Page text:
Based in the United Kingdom, API Foils produces a range of stamping foils used on products from stationery to wine labels, and from flexible food packaging to picture frames. The company manufactures holographic foils, which are used to create two-dimensional or three-dimensional prismatic effects for products such as credit cards, and for brand authentication, decorative and security purposes.

The production of holographic foil relies on the hot embossing of the polyester-based film. This is conventionally achieved using embossing rollers that are filled with hot oil. Unfortunately, this technique does not readily lend itself to sensitive control. In order to increase line running speeds and achieve greater flexibility of the embossing line, and to allow different materials to be run, API decided to consider alternate heating techniques that offered a greater measure of operational control.

The company realized that preheating the foil would provide a simple, effective method of controlling the embossing temperature. The team at API evaluated its alternatives and decided that its objectives would be best served by using infrared heating. Following successful tests, a carbon infrared system was incorporated in the production line.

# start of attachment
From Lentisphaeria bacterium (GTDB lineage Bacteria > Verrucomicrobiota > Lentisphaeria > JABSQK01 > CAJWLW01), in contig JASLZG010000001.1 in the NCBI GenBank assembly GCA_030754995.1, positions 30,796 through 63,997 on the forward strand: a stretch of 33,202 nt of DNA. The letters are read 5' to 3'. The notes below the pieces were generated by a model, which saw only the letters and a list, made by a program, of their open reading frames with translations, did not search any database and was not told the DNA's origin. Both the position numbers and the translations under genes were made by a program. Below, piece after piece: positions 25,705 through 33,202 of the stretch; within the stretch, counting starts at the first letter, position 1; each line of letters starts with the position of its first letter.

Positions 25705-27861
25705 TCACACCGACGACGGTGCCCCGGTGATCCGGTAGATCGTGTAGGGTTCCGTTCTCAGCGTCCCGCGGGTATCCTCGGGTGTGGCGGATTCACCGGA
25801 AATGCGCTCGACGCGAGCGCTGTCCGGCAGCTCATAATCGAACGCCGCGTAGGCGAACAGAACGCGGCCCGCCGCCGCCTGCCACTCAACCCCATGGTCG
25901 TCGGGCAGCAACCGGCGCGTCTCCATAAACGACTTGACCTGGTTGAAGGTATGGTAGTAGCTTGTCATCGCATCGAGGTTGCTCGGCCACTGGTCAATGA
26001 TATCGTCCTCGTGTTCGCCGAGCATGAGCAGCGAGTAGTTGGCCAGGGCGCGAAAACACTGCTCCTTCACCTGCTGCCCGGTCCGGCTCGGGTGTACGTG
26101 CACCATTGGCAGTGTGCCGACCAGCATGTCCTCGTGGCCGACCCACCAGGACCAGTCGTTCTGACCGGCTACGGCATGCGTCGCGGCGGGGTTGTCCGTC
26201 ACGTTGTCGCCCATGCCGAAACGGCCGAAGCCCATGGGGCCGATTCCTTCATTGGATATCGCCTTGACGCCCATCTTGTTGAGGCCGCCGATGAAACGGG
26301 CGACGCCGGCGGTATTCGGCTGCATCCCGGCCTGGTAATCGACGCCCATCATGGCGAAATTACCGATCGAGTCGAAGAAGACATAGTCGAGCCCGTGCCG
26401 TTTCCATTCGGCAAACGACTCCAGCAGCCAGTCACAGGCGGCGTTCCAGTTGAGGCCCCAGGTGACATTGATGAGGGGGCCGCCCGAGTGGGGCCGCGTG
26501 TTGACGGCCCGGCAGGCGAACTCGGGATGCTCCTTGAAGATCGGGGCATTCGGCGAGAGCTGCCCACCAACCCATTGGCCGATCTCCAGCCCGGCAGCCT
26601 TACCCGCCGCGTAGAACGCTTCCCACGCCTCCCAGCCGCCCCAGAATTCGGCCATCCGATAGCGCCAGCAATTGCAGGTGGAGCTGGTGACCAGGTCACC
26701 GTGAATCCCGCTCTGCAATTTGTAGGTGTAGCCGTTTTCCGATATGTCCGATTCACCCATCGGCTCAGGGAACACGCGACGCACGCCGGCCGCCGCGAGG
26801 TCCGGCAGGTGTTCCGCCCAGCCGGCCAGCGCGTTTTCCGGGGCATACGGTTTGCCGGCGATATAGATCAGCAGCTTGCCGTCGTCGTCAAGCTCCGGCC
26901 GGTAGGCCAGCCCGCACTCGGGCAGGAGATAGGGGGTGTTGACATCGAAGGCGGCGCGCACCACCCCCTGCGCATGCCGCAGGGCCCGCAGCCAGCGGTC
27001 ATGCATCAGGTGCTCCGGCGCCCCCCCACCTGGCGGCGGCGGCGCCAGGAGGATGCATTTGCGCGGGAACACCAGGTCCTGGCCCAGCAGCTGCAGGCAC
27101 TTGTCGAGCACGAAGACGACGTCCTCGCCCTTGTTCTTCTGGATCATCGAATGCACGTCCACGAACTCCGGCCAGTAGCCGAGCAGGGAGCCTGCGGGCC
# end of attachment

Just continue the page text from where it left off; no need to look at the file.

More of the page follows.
The 83 kW medium-wave carbon infrared system is located after the film unwind and infeed stations, immediately prior to the embossing station. It has an optical pyrometer so that the temperature of the preheated film passing to the embossing rollers can be controlled precisely in a closed-loop system. The fast response time of the carbon emitters ensures minimum wastage of product because the emitters can be switched off instantaneously in the event of a line stoppage.

In conclusion, it is recommended that processors with applications that could benefit from exploring infrared systems contact a company with expertise in the area. Some manufacturers of infrared systems offer an in-house application center that can carry out practical tests with competent technical support. The tests are evaluated and discussed with the team selecting the thermal processing equipment. The aim is to find the type of emitter and heating configuration best suited to the application — and thus, to the heating or curing process — to precisely and efficiently meet the requirements.